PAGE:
UK's highest court rejects campaigner Christie Elan-Cane's appeal of gender-neutral passports

WION Web Team
London, United KingdomUpdated: Dec 16, 2021, 07:48 PM IST

Christie Elan-Cane, a British campaigner for "genderless" passports, poses for a photo, holding a passport in Cheltenham, Britain Photograph:(Twitter)

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Elan-Cane, who identifies as 'non-gendered,' has accused Britain's passport application process of being 'inherently discriminatory'

The Supreme of the United Kingdom has rejected British campaigner Christie Elan-Cane's appeal of granting approval to ''genderless'' passports.

Elan-Cane, who identifies as "non-gendered," has accused Britain's passport application process of being "inherently discriminatory".

The activist said Britain's current policy, to only offer male or female categories, represented a breach of European Convention of Human Rights articles governing respect for private life and discrimination on the basis of gender or sex.

A panel of judges unanimously dismissed the appeal, saying the gender of passport applicants is “a biographical detail which can be used to confirm their identity by checking it against the birth, adoption or gender recognition certificates provided and other official records.”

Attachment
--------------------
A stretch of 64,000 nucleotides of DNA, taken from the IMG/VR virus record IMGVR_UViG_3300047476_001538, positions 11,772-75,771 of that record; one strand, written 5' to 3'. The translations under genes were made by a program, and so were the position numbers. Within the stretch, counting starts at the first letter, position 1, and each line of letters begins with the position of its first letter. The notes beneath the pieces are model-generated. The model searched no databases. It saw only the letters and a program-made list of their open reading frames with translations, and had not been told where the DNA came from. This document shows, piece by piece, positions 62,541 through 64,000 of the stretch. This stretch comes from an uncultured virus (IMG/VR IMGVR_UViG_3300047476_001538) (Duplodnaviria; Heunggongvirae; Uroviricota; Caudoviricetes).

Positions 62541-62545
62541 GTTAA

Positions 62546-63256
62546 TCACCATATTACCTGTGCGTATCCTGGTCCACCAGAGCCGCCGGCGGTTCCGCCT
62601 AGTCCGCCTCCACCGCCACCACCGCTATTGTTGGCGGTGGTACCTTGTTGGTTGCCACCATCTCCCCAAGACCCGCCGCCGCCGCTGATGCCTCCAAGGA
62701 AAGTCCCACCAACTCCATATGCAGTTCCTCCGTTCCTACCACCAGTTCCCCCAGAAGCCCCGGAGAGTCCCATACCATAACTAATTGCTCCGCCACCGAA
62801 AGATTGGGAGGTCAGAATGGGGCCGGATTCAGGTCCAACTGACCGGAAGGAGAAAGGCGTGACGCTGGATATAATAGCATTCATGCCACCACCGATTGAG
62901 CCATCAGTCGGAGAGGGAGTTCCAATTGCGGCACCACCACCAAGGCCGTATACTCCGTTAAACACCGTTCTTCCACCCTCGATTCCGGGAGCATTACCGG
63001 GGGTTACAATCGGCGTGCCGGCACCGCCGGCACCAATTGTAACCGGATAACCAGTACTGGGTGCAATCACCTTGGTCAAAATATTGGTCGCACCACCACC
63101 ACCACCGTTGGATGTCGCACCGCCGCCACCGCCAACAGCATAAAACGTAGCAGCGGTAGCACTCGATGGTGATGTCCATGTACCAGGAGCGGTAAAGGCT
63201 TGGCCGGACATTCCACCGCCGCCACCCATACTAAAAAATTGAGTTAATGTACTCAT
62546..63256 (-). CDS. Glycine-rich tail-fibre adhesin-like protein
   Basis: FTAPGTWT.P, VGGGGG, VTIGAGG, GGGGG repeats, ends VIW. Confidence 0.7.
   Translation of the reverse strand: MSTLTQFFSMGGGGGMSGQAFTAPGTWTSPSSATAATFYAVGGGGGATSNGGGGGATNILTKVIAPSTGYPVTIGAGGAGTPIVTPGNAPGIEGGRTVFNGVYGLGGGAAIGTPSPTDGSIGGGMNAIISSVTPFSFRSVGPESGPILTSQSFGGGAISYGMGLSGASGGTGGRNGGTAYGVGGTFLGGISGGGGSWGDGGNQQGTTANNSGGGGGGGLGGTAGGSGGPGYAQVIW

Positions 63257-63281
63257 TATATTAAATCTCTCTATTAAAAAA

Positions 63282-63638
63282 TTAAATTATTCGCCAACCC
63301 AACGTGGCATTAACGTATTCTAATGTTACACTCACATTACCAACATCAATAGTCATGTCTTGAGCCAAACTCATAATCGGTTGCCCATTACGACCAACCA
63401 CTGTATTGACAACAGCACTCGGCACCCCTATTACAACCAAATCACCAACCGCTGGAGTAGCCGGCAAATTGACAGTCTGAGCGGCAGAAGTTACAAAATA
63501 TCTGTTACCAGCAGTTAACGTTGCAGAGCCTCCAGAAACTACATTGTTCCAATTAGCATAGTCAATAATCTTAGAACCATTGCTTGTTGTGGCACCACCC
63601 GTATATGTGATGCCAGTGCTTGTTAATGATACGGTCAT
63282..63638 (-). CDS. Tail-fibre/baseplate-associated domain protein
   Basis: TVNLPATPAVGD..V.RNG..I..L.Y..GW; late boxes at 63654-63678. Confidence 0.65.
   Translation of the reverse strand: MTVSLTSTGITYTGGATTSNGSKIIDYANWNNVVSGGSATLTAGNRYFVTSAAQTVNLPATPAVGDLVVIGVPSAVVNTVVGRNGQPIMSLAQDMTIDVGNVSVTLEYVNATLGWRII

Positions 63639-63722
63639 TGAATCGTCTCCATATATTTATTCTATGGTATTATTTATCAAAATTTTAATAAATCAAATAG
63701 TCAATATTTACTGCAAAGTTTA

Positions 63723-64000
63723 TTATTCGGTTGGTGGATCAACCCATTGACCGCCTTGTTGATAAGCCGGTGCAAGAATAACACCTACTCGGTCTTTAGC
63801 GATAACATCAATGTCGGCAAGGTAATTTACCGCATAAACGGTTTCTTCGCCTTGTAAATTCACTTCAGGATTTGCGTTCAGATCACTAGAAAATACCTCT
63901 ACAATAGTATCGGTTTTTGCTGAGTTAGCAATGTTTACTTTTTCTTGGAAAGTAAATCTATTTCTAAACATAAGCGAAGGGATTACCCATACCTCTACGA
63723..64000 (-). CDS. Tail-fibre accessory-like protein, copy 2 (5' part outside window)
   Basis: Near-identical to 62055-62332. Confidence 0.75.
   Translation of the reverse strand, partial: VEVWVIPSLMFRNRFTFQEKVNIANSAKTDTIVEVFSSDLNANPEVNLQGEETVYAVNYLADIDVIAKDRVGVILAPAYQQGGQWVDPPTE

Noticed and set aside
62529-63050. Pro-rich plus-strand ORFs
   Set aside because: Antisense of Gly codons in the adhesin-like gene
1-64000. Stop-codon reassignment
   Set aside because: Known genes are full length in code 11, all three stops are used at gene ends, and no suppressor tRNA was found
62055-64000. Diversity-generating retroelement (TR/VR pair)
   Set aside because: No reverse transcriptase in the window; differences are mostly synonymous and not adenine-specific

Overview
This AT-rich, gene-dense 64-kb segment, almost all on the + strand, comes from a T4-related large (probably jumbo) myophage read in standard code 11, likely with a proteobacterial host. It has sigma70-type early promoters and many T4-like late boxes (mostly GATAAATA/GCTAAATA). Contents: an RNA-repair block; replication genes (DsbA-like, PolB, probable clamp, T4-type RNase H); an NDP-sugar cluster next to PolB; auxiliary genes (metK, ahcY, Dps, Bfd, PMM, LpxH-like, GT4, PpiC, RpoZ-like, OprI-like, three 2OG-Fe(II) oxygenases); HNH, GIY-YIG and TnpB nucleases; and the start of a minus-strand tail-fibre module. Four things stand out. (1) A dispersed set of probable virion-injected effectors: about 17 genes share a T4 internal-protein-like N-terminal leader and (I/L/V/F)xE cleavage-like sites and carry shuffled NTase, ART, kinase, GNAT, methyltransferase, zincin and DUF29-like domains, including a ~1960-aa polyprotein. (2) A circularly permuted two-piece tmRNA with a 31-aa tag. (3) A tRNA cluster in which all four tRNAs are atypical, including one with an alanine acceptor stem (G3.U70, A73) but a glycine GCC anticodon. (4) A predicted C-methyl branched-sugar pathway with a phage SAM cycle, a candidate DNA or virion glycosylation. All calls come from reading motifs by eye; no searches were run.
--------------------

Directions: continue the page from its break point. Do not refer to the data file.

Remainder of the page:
"It is, therefore, gender recognised for legal purposes and recorded in those documents which is relevant," said judge Robert Reed in the ruling.

"Legitimate identity is a fundamental human right ... it is unacceptable that someone who defines as neither male nor female is forced to declare an inappropriate gender in order to obtain a passport," Elan-Cane said in a statement after the ruling.

"This is not the end," the campaigner wrote on Twitter, promising to take the case to the European Court of Human Rights in Strasbourg.


The court case has come as more people define themselves as non-gendered, or non-binary, including British singer Sam Smith, who asked in September last year to be referred to by the pronouns "they" and "them".

After shedding a female identity, Elan-Cane first started campaigning for genderless people in 1992, arguing that passports should have an "X" option for those who do not identify as either male or female.

Globally more than 10 countries, including Bangladesh, Canada, Germany, India and Australia, currently offer gender marker options beyond male or female.

(With inputs from agencies)